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Home News & Events Trip Reports WETO BIRDING TOURS 27th November to 11th DECEMBER 2010

WETO BIRDING TOURS 27th November to 11th DECEMBER 2010





TOUR LEADER: Maans Booysen

We are back after a satisfactory birding tour to the Eastern Highlands of Zimbabwe and South Central Mozambique. We travelled in three vehicles, and in our group of 11 were: In First vehicle Rodney & Anneke Vincent. In the second vehicle Brian & Wilma Moreby and thrid vehicle Debbie van Zyl, Betsie Lategan, Thailia Barnes, Elmien Adendorf, Tana Coetzer, my son Gerhard and myself.

Day 1

After crossing into Zimbabwe at Beit Bridge, we travelled to Masvingo, birding en route. We saw Boulder Chat en route to the Inn of Great Zimbabwe where we spent the night.

Day 2

Early morning departure for the Vumba and Eastern Highlands of Zimbabwe. We had Miombo specials like: Miombo Double-collared Sunbird, MiomboTit, Miombo Rockthrush around Lake Kyle.

To name a few seen at the Vumba were: Augur Buzzard, Variable Sunbird, Yellow-bellied Waxbill, Red-faced Crimsonwing, Yellow-streaked- and Stripe-cheeked Greenbul, Swynnerton’s- and White-starred Robin, White-tailed Crested Flycatcher, Chirinda Apalis, Robert’s Warbler, , Orange Ground Thrush, Buff-spotted Flufftail and Eastern Bronze-naped Pigeons. We spent the night at the White Horse Inn.

Day 3

Early morning birding at the Vumba and Eastern Highlands area produce Red-throated Twinspot, Silwery-cheeked Hornbill, Barratt’s -, Broad-tailed Warbler, Singing Cisticola, Tree Pipit, Cabanis’s Bunting and Eastern Saw-wings. Overnight at the White Horse Inn.

Day 4

We departed early for Beira. En route we saw various Lanner Falcons, Eastern Nicator, as well as Black- and Yellow-billed Kites. Overnight at Ninho Da Farol.

Day 5

Birding at Rio Savanne produced: Bat Hawk, African Marsh Harrier, Saddle-billed Stork, Black-headed Apalis, Tiny Greenbul, Mangrove Kingfisher, Blue-spotted Wood Dove, hundreds of Open-billed Storks, Rufous-bellied Heron, Green Malkoa, Locust- & Red-headed Quelea, various Egrets and Herons in the flooded areas. Overnight at Ninho Da Farol in Beira.

Day 6

We departed for Catapu where we spent three nights at Mpingwe Camp. The surrounding area produced: African Broadbill, Golden Weaver, Southern Banded Snake Eagle, Grey-headed Parrot, Böhm’s Spinetail.

Day 6

At Coutada 12 we saw Miombo Blue-eared Starlings, Cabanis’s Bunting, Mosque Swallow, Emerald Cuckoo, Chestnut-fronted Helmet-Shrike, Blue-mantle Crested-, Livingstone’s Flycatcher, Plain-backed Sunbird Woodward’s Batis and Booted Eagle, to name a few.

Day 8

We travelled to Caia where we saw the Copper Sunbird, Swamp Boubou, Brown-throated- & Yellow Weaver, as well as Lesser Jacana.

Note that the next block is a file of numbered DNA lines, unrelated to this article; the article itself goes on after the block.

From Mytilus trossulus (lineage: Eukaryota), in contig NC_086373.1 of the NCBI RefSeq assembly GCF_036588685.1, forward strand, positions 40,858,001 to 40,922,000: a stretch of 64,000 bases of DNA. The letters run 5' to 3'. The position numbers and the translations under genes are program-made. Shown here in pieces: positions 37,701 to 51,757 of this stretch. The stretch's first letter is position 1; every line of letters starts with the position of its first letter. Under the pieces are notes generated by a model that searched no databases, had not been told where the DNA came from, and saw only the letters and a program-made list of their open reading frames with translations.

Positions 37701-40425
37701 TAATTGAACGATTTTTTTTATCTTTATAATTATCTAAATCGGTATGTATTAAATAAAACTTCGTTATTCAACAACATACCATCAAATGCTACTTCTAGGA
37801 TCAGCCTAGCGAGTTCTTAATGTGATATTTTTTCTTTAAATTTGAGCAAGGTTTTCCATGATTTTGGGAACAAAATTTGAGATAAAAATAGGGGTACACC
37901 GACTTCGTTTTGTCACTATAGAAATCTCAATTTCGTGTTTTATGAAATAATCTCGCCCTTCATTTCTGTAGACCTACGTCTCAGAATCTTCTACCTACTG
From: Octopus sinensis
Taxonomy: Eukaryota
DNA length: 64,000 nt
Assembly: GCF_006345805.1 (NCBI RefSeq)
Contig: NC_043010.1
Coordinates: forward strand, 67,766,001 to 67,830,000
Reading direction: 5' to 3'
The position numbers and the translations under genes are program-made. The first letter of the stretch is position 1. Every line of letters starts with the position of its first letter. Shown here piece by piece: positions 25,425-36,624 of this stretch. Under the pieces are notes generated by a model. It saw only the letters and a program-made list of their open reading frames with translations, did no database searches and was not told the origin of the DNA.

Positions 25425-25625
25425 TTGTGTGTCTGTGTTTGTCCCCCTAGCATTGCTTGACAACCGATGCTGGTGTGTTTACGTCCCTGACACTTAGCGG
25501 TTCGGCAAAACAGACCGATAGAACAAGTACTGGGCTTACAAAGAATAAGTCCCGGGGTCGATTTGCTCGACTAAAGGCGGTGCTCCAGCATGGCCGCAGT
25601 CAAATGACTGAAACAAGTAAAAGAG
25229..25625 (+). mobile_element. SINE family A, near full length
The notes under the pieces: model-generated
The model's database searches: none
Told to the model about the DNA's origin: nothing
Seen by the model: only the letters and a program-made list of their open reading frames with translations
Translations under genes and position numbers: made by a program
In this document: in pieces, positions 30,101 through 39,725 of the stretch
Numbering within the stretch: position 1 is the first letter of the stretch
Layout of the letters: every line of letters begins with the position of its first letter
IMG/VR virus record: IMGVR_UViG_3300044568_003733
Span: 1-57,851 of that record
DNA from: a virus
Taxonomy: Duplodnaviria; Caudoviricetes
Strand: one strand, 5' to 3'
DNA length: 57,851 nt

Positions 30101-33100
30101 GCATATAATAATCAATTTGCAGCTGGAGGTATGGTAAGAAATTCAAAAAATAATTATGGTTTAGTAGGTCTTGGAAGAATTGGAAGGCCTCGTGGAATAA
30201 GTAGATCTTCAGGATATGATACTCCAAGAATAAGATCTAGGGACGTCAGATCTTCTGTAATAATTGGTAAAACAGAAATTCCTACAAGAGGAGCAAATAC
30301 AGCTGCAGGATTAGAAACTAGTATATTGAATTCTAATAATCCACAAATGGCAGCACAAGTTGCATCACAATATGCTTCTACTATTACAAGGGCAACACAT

Day 9

An early departure for the Gorongosa area where we saw the Pale Batis, Red-winged Warbler, European-, African Hobby, Cuckoo Hawk, Overnight at Environtrade Camp.

Day 10

At Gorongosa Mountain: Short-winged & Singing Cisticola, Black-winged Bishop, Moustached Warbler, Broad-tailed Warbler, Pallid Honeyguide, Variable Sunbird, Honey Buzzard African Erasian & Green-headed Oriole. Overnight at Environtrade Camp.

Day 11

Mashona Hyliota, Red-faced Crombeck, Speckle-throated- & Green-backed Woodpecker, Collared Palm Thrush & Red-necked Francolin. Overnight at Environtrade Camp.

Day 12

We left and travelled to Harare. Broad-billed Roller, and several other species were seen en route. It rained quite a lot. We spent the night at the Flufftail & Crake Cottages.

Day 13

Spotted Tree Creeper, Whyte’s Barbet, Eurasian-, African Marsh Harrier, Cuckoo Finch, Rosy –Throated Longclaw, Red Chested Flufftail, Black Coucal, Yellow-mantled Widowbird & Broad-tailed Warbler in the vlei area, then back to Harare. Overnight at the Flufftail & Crake Cottages

Day 14

An early departure for the Lion & Elephant Inn where we overnight.

Day 15

Homeward bound.


For more information, contact:


Tel: +27(0)729166103

Or visit: www.weto.co.za

Last Updated ( Wednesday, 09 November 2011 20:06 )  


Text and photographs by Johann Grobbelaar 
(taken from Africa Birds and Birding April 2003 Vol.8, No.2)

I'm staring at a nest 12 meters up a tree. The scary part is that I am at eye-level with it … not very comforting unless you're used to being at a height equivalent to that of a four-storey building. Sweat is running into my eyes as I peer through the viewfinder. It's hot outside, but that's nothing compared to the heat trapped within my small hide. Not even the honey bee that has just crawled down my sock into my right boot can distract me.